Preparing our democracy for the next emergency
The COVID-19 pandemic saw New Zealand enter its second nationwide state of emergency in March 2020. This gave the Government access to levels of power not seen in New Zealand since the 1950s, perhaps ever. As a nation, we got lucky this time – the pandemic exposed constitutional weaknesses that might have been exploited if we had leaders with a more totalitarian bent.
When an extraordinary event like this occurs it’s important that we pause and take the time to learn from our experience. There will always be another emergency and we need to be prepared for next time.
New Zealand’s first nationwide state of emergency was declared in response to the Christchurch earthquakes of February 2011. Following that emergency, a Royal Commission of Inquiry was established to examine the building codes, building standards, and built environment in Christchurch to ensure that the city would be better prepared for another earthquake. Following this example, our paper Civic Defence: Defining roles and preparing our democracy for the next emergency joins lawyers, academics, and politicians in their call for the establishment of a Royal Commission of Inquiry to investigate the response to the COVID-19 pandemic and state of emergency.
In the face of the scary unknown of an emergency it’s easy to simply accept the actions of those in charge as essential to protecting us, and as a result New Zealanders put a lot of trust in the Government’s response, readily accepting the extreme restrictions on our freedoms of movement and assembly. This expansion of government control, and our compliance with it, has meant that we now enjoy a practically COVID-19 free society, but in the wake of this historic moment, it’s worth investigating what happened, and why.
Rather than proving the strength of our constitution and its ability to protect against such dangers, the past six months have highlighted some of its weaknesses and limitations to provide sufficient protection from misuse of power. For example, we’ve seen the suspension of important processes for scrutinising Government decisions in the Regulatory Impact Statement, the suspension of Parliament, the suggested suspension of the Official Information Act, and the limited scrutiny of the COVID-19 Public Health Response Bill as it rushed through Parliament in the lead up to Alert Level 2.
I’m certainly not suggesting that our Government is authoritarian, or even moving toward becoming an authoritarian regime. In fact, we would do well to recognise the success of the Government’s response and celebrate that New Zealanders are currently able to live in relative freedom compared to much of the world. However, that may be down to the luck of who was in charge and that those people were respectful of the power they held rather than sufficient constitutional protections. While this isn’t an argument in favour of a written constitution, no defence against the misuse of power should depend upon the goodness of our politicians’ intent.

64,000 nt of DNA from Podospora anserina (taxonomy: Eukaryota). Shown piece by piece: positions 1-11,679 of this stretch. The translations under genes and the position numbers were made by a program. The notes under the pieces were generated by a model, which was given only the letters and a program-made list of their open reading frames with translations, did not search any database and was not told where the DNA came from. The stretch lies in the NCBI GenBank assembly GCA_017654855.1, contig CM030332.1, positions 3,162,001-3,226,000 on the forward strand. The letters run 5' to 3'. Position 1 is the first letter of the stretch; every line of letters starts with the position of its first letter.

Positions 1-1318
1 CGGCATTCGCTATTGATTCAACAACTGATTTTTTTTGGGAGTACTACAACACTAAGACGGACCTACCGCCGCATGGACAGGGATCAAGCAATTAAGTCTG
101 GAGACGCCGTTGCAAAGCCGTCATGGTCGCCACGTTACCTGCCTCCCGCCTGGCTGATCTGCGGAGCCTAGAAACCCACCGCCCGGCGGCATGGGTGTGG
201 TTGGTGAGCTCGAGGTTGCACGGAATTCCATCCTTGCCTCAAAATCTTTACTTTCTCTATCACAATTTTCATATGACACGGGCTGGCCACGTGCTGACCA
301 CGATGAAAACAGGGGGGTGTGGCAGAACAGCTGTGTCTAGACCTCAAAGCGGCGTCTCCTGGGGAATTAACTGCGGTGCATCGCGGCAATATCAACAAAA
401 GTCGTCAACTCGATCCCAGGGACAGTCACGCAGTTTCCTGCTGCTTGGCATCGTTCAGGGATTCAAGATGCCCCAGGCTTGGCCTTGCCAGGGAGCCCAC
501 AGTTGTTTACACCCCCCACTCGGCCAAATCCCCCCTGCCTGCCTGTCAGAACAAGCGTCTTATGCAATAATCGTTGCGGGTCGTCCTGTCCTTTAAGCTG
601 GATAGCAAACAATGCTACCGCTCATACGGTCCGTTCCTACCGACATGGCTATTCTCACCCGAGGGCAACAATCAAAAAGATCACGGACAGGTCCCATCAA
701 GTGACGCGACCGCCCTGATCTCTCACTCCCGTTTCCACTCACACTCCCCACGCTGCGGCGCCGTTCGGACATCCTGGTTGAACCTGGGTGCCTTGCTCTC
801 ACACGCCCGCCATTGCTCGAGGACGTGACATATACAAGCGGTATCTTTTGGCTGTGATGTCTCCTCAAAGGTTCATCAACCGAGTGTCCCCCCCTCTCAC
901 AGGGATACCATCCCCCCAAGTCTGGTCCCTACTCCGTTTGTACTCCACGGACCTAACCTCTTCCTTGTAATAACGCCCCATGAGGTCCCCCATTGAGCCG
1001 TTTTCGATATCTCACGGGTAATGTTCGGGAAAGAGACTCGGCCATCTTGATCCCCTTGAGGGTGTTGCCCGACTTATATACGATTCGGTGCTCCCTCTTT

Both history and international experience have shown that without strong democratic practices and protections there is significant risk that government control can extend beyond what is appropriate. Ensuring any restrictions to our freedom are justifiable and short-term then, is necessary for sustaining the democratic values we enjoy on a daily basis. That’s why we need the (perhaps tedious or even frustrating but necessary) checks and balances to protect against any misuse of power or unnecessary restrictions of freedom. In fact, checks and balances like the establishment of the Epidemic Response Committee played an essential role during this nationwide state of emergency.
While it’s exciting to celebrate the successes of our response to the COVID-19 pandemic so far, it’s essential that the long-term survival of New Zealand’s democratic values and freedoms are not forgotten. This requires answering the gaps in our constitutional response that have been exposed and strengthening the checks and balances currently available to sufficiently protect against abuse of power – whoever holds that power.
Establishing a royal commission of inquiry will provide an important avenue for beginning this work. As Professor Nick Wilson and colleagues suggest an inquiry could investigate questions on the effectiveness and appropriateness of the Governments actions when responding to the pandemic, the social impacts of the methods taken on different communities around New Zealand, “the implications for how public health systems are organised and resourced,” the “different health impacts” of the pandemic, as well as “the long-term societal and economic impacts” of the pandemic. The first question in particular will assist as we determine where constitutional checks and balances should be strengthened.
It’s time to learn from what has happened and prepare for the future. Another emergency will come, the task now is to reflect, and – alongside our work to ensure the long-term survival of our economic, public health and safety – work to ensure the long-term survival of our democracy. This should begin with the establishment of a Royal Commission of Inquiry.